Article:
The Real Reasons for Suburbanization

Many recognize the problems of a spread out lifestyle, which is particularly common in America: traffic congestion, long commute times, the destruction of natural open spaces, and a lower social atmosphere. The post-war period has seen the exodus of families from dense urban environments into low density communities. Many of the once thriving urban communities have turned into ghost towns of abandoned homes, crime, and filth. Despite the problems suburbanization has caused, few have publicly voiced complaints. The few who have shown concern normally give the reasons for suburbanization and sprawl as having to do with low taxes, cheap land, and the “inherent” desire of Americans wanting more space and bigger things. None of those are the real reasons. The main reasons for suburbanization is to maximize consumer spending, to discourages organization, and to distract the masses. Many people recognize those things but instead of seeing it as the reasons they see it as some accidental consequences. Folks, there are few things in this world that happen by accident. This was intentional and was designed to benefit the corporations, the government, the bankers, and the Jewish establishment.

Suburbanization Maximizes Spending and Consumption.

Anytime you watch the news, one of the main themes is that of the economy and the need to get people to spend, spend, and spend. To them there is no such thing as too much growth. Any deficit in the economy is viewed as something sinister and must be stopped. Suburbanization maximizes spending and resource consumption. The shear amount of resources used to create this highly individualistic atomized lifestyle is mind boggling. Think about the amount of building materials, the amount of motor vehicles, the amount of fuel to commute, the number of motor vehicle repair and maintenance facilities, the number of lawn care equipment, the millions of miles of concrete and tar for the roads, etc. Because the living spaces are often larger in a low density setting, there is more energy that is required to heat and cool the homes and there is more furnishings and belongings that seek to occupy those large living spaces.

Suburbanization also discourages the sharing of resources. Tools, lawn care equipment, and recreational equipment (boats, bicycles, etc) could be shared but instead are being repeated for each home. A lot of those things sit around being unused most of the time. Obviously, someone is making a lot of money from this system.

Suburbanization Encourages Materialism and Decreases Spiritualism

Suburbanization encourages materialism, flaunting of wealth, and “keeping up with the Jones”. People are more likely to show-off their status by having nice vehicles, manicured lawns, and large decorated stately homes than if they lived in densely populated areas where there are fewer opportunities to show-off. In fact many see material goods as a way to make up for the lack of a genuine social life. Because of the fewer opportunities for genuine friendships many make up for it by excessive television and movie watching which encourages even more materialism.

Suburbanization Keeps A Person Distracted

Think about the amount of time it takes to care for a large house with a large lawn and all the material goodies in that house. And think about when it comes time to move, the sheer amount of time a couple spends hunting for their next home and starting the process over again. Since suburbanization increases distraction, suburbanization also increases apathy towards the real problems in our world. Most people won’t give a damn about anything as long as their personal situation is satisfied. They’ll care less about the sufferings of their neighbors and the world in general.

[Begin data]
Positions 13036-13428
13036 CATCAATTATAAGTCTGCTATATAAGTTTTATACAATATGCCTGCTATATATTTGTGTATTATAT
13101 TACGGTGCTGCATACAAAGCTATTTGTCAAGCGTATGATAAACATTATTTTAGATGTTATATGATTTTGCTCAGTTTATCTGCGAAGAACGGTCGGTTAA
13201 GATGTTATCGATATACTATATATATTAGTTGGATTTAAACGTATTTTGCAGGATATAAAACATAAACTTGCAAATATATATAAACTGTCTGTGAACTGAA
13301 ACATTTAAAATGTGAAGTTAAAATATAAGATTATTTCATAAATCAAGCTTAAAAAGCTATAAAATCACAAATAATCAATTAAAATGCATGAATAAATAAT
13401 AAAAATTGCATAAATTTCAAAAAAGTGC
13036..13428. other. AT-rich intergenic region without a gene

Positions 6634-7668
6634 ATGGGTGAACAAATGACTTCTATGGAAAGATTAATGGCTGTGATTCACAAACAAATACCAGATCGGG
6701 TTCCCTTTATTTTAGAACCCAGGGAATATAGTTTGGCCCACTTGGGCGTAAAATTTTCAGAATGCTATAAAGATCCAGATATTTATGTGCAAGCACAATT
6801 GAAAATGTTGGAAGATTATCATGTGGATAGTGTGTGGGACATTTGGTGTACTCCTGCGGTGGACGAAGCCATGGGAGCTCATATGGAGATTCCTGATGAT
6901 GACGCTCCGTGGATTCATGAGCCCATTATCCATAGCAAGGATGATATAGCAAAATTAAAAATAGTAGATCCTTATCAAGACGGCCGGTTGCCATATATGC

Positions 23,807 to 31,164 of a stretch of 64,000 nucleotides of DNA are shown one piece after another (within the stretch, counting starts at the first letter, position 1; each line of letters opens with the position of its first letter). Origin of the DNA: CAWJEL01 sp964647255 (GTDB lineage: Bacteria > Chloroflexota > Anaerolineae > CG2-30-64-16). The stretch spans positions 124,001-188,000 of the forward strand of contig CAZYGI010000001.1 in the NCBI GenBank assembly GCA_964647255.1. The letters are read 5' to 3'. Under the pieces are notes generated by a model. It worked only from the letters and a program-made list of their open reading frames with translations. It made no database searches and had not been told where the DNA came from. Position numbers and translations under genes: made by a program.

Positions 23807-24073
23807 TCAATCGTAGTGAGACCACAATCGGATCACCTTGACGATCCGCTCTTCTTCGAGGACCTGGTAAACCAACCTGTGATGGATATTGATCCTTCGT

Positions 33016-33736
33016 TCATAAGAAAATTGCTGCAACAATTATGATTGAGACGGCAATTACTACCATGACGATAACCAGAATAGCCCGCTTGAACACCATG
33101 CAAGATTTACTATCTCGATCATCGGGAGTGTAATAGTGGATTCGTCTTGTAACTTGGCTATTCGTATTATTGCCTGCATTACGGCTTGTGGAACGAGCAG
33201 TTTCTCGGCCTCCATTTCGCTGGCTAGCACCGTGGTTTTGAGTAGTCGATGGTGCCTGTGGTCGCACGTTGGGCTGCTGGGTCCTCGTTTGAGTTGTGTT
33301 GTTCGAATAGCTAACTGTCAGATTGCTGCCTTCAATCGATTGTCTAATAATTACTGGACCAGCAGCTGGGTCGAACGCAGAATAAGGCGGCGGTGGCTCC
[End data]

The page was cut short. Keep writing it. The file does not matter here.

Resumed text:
Suburbanization Destroys A Sense of Community

Suburbanization discourages community and encourages radical individualism. This point is very important. The ones who are enslaving us are not just merely elites who happen to be rich and powerful. They are a mafia. They are very cohesive and ethnocentric but discourage us common folks from acting the same because they don’t want competition. (If you have glanced at any of my other posts you know which group I’m talking about.) It is solidarity of the commoners that has historically given the establishment the most problem in enslaving the masses. Groups are far more powerful than individuals and individuals are easier to enslave. Individuals tend to mind their own business and focus only on personal goals. Sprawl makes it very difficult for citizens to effectively organize and makes it especially difficult to organize against the establishment. Sprawl discourages people from brainstorming together to solve problems and instead encourages them to turn to the system (i.e. corporations, government, media, and police). People tend to have a high sense of mistrust among one another in a suburban type of setting.

Suburbanization Increases Stress

Suburbanization increases social isolation and decreases social skills and a sense of trust among one another. Millions of Americans suffer from loneliness and depression. Millions of Americans spend billions of dollars on counseling, therapy, and drugs (legal and illegal). This is yet another way the elites are profiting and ties in with the first point in regards to increased consumerism.

Laws Prevent Communal Living

To create the spread out lifestyle requires many laws. There are laws separating residential and commercial areas, laws to maintain the number of parking spaces per square footage of business space, laws that regulate the distances from the front door of a house to the road, laws that regulate the size of the lot a home is to be built on, etc. All this discourages walking and encourages the use of cars.

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